Can you share with readers a little bit about your latest book?
Atlantis On the Tides of Destiny is the continuing story of Princess Gwenwhyfar and her struggles to keep her tiny kingdom safe in a world at war. As if that isn’t hard enough, she’s fallen in love with Marcus Duilius, an ambitious Roman tribune—a man she can’t marry because of his plebeian birth. Her Druid priests tell her took look for new allies among her own kin. But that requires healing a three-generation blood feud.
Meanwhile, a supporting character from the first book, Atlantean Captain Kenda Ptah, takes center stage in this story. He is sent on a secret mission to India with a Persian spy he wouldn’t trust as far as he can throw. But for the sake of Atlantis, he accepts the task. While wrestling with his own prejudice, he uncovers a startling secret. He only needs to get back to Atlantis alive.
What was the hardest thing about writing your latest book?
Writing at least 1,667 words every day! I wrote it in thirty days, during the 2014 National Novel Writing Month. After that feat, revising and editing were the next difficult challenge.
What is your next project?
A short story spin-off, as Kenda Ptah is sent on another secret mission. It’s meant to stand alone but will act as a bridge between Atlantis On the Tides of Destiny, and the third installment of the trilogy, Atlantis On the Seas of Fate. I’ve wanted to give Kenda his own story for a while now, and I’m finally doing it.
What role does research play in your writing?
Research is half of the inspiration! I can’t tell you how many ideas come to me during the research stage. Since my novels are historical fantasy, I know I wouldn’t be able to make the world come alive without learning about the time period, even when I end up “changing” some parts of history, or filling the gaps with more fantasy and mythology elements. I would not presume to call myself a professional historian, but I do try to make my stories as accurate as I can.
What do you like to read in your free time?
I read as much as possible. From Young Adult to Epic Fantasy, Medieval and Celtic Legends to Star Trek, fairy tale re-tellings, classics, and mythology. I also try to read outside of my comfort zone in order to grow both as a reader and a writer. Lately, I’ve delved into Clive Cussler’s Fargo series, pulp fiction, and Isaac Asimov.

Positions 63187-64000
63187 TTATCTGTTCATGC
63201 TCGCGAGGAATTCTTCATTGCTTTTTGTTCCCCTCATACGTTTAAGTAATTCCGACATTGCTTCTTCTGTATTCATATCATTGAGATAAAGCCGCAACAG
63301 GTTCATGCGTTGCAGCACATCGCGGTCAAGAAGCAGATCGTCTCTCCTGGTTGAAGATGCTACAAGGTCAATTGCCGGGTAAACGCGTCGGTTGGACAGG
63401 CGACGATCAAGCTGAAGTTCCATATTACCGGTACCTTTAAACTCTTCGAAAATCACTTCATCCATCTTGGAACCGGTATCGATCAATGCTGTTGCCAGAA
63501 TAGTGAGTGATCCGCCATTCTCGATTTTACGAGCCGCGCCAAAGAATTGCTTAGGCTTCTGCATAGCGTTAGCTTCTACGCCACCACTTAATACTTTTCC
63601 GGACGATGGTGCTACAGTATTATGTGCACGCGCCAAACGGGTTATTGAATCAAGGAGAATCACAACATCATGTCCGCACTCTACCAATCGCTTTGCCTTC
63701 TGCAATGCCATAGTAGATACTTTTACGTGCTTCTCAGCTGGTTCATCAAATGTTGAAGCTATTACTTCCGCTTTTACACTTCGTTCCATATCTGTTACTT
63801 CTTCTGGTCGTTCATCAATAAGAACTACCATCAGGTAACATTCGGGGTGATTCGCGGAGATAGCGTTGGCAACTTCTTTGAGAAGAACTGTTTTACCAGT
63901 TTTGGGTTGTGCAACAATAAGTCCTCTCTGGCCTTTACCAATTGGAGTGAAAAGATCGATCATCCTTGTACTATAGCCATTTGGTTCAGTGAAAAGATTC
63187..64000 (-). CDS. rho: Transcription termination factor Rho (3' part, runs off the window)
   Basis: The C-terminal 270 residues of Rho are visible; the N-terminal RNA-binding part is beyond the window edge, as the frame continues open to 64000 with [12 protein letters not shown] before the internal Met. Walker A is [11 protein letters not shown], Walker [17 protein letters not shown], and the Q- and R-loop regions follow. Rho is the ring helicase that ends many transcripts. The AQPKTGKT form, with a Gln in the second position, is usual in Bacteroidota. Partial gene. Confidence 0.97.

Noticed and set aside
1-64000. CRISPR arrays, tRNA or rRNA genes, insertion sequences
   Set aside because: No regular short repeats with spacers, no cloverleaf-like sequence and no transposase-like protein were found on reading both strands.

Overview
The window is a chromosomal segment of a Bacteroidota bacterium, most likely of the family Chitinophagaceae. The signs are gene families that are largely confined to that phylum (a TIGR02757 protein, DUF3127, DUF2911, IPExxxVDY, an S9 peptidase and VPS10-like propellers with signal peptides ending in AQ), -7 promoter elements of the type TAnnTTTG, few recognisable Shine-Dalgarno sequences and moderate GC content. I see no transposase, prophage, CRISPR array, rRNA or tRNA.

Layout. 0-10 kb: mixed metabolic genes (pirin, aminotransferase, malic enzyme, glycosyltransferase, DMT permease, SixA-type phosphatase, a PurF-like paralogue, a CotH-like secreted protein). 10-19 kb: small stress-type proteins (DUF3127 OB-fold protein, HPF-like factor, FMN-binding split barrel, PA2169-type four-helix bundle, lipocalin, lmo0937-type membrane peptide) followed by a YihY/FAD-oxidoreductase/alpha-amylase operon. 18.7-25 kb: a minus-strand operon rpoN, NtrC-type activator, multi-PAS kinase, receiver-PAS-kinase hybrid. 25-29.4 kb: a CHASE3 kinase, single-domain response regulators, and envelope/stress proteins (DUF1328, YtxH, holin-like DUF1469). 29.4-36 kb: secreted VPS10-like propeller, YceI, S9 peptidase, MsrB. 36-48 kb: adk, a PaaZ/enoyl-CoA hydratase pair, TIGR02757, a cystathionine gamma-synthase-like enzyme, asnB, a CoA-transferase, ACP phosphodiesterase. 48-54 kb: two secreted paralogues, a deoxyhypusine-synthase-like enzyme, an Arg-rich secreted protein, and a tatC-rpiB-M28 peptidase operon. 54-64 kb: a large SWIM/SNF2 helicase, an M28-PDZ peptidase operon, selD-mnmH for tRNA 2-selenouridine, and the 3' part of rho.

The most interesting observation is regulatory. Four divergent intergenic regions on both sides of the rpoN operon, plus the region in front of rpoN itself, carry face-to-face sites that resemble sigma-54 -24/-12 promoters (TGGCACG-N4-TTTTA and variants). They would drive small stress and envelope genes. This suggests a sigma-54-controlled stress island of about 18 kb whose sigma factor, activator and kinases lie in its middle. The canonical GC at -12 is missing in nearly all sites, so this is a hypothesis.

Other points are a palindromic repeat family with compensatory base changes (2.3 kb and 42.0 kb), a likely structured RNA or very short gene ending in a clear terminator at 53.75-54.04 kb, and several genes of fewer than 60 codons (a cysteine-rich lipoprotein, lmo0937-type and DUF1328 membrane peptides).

Who are some of your favorite authors that you feel were influential in your work?
I think the English writer, Samuel Johnson, hit the nail on the head when he said, “The greatest part of a writer’s time is spent in reading. In order to write, a man will turn over half a library to make one book.”
I try to read as many books as possible when preparing to write my own novels. Tolkien, Jane Austen, and Lyle Saxon are my heroes. But I also admire more modern works like Juliet Marillier’s Wildwood series, Lynn Kurland’s Nine Kingdoms series, and Jessica Day George’s novels.
How do you feel about indie/alternative vs. conventional publishing?
I love the freedom and complete control over my stories the indie publishing route gives me. After learning that some of the best selling authors today were rejected many times because they didn’t fit a certain mold, I decided it best to forge my own path starting out.
This is probably the best time in history to be an author!
That being said, I don’t think traditional publishing is going anywhere. Someday, I intend to ink a deal myself. One of my goals is to get a Star Trek novel published. The indie path isn’t necessarily the easier way, but I have no regrets.
What advice would you give to aspiring authors?
Start today! Don’t put your dreams on hold. Everyone can spare fifteen minutes a day. Even if you only manage a paragraph, you’ll end up with a novel-length manuscript in less than a year. I can’t recommend National Novel Writing Month enough! The support and resources that community offers are invaluable!
Want to learn more about Jennifer?
Atlantis On the Tides of Destiny: Amazon